[Infographic] Your Users Make Terrible Passwords
Let’s face it, of all the risks to IT security, people are the largest. It doesn’t matter how secure your building and network are if an employee with access hands the keys over to a criminal. That’s what your users may as well be doing if they’re using any of these passwords. When you can use a list of 10 thousand passwords to gain access to many accounts, bruteforce password cracking becomes unnecessary.
How can I mitigate the risk my users pose?
There are three key ways you can mitigate the risk, educating your users, removing passwords from the picture, and adding more authentication than only passwords.
When it comes to educating your users about what is and isn’t an acceptable IT practice there are a lot of right and wrong ways to connect the dots. Simplistic messages and training sessions can make your users feel ignorant, gullible, or even unintelligent. Instead, the best responses tend to be those which are honest, informative, and relevant. A good way to approach this is by using examples of IT security issues that have recently received media coverage. People remember large events like when eBay was hacked, so you could work that into a lesson about using secure passwords for each independent site. Making your lessons relatable will increase your employee’s retention of the lesson. It’s just that simple.
Remove Passwords From the Picture
Single sign-on (SSO) is a password management system that stores each user’s login ID and password for each individual resource. Once a user securely logs into a SSO portal, the system provides the user’s login credentials behind the scenes to whatever application or service they attempt to access. From the user’s perspective, all they need to do is click a button and they are logged in automatically.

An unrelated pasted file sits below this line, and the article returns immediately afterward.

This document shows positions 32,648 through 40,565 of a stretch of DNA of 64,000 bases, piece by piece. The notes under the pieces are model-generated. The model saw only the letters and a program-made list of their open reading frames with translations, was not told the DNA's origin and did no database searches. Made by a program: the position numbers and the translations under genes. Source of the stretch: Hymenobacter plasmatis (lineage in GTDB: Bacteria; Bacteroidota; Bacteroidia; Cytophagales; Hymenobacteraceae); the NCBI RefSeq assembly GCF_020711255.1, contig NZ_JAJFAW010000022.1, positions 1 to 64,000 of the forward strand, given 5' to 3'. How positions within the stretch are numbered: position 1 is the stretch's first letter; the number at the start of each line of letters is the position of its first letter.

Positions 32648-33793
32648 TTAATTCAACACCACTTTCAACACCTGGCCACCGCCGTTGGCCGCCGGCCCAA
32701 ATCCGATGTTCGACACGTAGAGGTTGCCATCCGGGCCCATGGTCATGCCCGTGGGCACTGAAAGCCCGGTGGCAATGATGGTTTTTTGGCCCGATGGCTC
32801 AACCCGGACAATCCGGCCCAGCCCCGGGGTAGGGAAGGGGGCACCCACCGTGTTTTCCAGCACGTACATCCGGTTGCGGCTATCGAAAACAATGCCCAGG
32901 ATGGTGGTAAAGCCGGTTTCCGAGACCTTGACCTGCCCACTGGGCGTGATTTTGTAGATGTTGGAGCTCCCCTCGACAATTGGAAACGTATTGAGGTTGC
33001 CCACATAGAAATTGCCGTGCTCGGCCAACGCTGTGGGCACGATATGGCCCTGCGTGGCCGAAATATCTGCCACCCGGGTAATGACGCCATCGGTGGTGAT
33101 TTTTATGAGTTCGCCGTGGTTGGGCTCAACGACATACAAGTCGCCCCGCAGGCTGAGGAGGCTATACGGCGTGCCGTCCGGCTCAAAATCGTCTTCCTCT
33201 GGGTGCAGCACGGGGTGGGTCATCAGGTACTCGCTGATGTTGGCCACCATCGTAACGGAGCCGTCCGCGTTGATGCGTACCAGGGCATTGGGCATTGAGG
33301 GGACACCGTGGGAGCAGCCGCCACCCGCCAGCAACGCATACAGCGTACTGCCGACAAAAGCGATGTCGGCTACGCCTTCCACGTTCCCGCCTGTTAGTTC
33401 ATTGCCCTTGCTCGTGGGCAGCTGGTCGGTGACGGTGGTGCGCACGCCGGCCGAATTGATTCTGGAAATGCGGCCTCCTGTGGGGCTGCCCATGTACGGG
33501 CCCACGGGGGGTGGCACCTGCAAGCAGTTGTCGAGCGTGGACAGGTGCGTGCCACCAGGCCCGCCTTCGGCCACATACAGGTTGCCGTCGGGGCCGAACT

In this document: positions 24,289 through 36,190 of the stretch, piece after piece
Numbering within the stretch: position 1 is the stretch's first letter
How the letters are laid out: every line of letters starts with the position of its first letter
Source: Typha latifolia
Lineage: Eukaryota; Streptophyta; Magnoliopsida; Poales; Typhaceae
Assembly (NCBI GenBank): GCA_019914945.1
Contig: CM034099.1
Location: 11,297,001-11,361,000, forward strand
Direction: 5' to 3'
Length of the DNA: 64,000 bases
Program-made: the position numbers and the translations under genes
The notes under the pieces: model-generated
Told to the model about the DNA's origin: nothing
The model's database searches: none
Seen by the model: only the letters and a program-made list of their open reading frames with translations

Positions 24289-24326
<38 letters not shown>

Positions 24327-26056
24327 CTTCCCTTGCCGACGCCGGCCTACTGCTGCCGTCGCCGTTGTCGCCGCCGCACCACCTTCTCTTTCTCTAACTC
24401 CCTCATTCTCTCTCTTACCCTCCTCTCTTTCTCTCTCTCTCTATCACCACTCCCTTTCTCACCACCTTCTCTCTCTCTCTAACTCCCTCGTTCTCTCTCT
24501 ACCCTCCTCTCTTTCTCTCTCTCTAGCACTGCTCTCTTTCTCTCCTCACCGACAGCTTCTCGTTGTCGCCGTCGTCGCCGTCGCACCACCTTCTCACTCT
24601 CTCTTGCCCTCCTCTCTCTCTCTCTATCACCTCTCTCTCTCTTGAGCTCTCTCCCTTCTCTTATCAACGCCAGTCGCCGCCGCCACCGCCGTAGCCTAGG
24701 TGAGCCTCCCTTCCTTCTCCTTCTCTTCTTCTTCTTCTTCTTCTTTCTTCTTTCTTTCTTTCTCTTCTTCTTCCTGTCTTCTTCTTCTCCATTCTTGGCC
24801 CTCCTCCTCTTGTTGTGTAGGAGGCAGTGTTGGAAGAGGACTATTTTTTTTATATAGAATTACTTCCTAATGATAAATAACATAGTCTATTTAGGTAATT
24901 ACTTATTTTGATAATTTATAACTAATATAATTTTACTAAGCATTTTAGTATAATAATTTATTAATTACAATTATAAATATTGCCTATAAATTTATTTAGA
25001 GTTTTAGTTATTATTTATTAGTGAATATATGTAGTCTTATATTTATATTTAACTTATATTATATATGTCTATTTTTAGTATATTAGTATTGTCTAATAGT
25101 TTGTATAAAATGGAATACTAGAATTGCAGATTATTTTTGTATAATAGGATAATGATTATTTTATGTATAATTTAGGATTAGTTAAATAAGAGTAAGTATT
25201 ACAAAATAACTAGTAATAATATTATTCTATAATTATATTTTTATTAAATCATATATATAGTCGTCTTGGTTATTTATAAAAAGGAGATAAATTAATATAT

Security is all about risk mitigation, there’s no such thing as a perfectly secure system. What does exist are systems which are secured to a degree which adequately reflects the value and importance of the information they contain. Multi-Factor Authentication follows these same notions. While a password is one way of identifying a user, multiple measures exist, and those measures can be leveraged with passwords in order to provide a level of security which a password alone could never achieve. These other factors could be anything from phone apps, which rely on a user having a phone available to them, to biometric scans like iris and fingerprint readers. There’s a lot of means of achieving multi-factor authentication, the only limiting factors are the budget and effort of implementing a solution.
Multi-factor authentication, and Single Sign-On are two of the core features of the AuthAnvil. Businesses use AuthAnvil to not only increase their security with MFA and its password management and auditing capabilities, but to increase efficiency and enable their workers with a powerful single sign-on portal that can be linked to almost any application, site, or system.